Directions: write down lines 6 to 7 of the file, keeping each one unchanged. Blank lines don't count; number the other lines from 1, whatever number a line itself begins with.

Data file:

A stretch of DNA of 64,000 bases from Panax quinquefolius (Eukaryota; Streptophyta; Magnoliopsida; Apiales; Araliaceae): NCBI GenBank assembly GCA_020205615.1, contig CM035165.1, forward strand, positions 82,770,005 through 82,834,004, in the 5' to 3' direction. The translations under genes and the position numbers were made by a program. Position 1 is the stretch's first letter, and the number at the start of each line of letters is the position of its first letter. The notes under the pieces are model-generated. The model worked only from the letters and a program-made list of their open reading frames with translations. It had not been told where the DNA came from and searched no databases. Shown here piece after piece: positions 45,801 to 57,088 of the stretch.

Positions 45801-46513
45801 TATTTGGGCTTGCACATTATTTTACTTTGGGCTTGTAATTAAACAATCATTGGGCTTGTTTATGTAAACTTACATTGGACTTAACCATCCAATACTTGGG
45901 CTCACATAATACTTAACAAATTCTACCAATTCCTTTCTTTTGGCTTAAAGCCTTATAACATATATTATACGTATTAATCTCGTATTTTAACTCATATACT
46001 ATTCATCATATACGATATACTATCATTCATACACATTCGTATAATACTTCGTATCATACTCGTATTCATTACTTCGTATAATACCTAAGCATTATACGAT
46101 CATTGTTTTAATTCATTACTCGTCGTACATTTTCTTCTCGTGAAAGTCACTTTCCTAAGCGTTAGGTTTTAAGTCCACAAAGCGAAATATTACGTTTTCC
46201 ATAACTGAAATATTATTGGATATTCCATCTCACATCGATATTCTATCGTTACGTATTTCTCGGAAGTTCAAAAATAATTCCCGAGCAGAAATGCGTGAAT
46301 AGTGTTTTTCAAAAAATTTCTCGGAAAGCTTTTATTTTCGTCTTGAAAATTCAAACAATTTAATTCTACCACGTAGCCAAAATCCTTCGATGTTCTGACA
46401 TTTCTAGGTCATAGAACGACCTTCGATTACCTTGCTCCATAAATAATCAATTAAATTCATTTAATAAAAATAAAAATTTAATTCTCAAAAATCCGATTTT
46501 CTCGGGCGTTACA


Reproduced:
46101 CATTGTTTTAATTCATTACTCGTCGTACATTTTCTTCTCGTGAAAGTCACTTTCCTAAGCGTTAGGTTTTAAGTCCACAAAGCGAAATATTACGTTTTCC
46201 ATAACTGAAATATTATTGGATATTCCATCTCACATCGATATTCTATCGTTACGTATTTCTCGGAAGTTCAAAAATAATTCCCGAGCAGAAATGCGTGAAT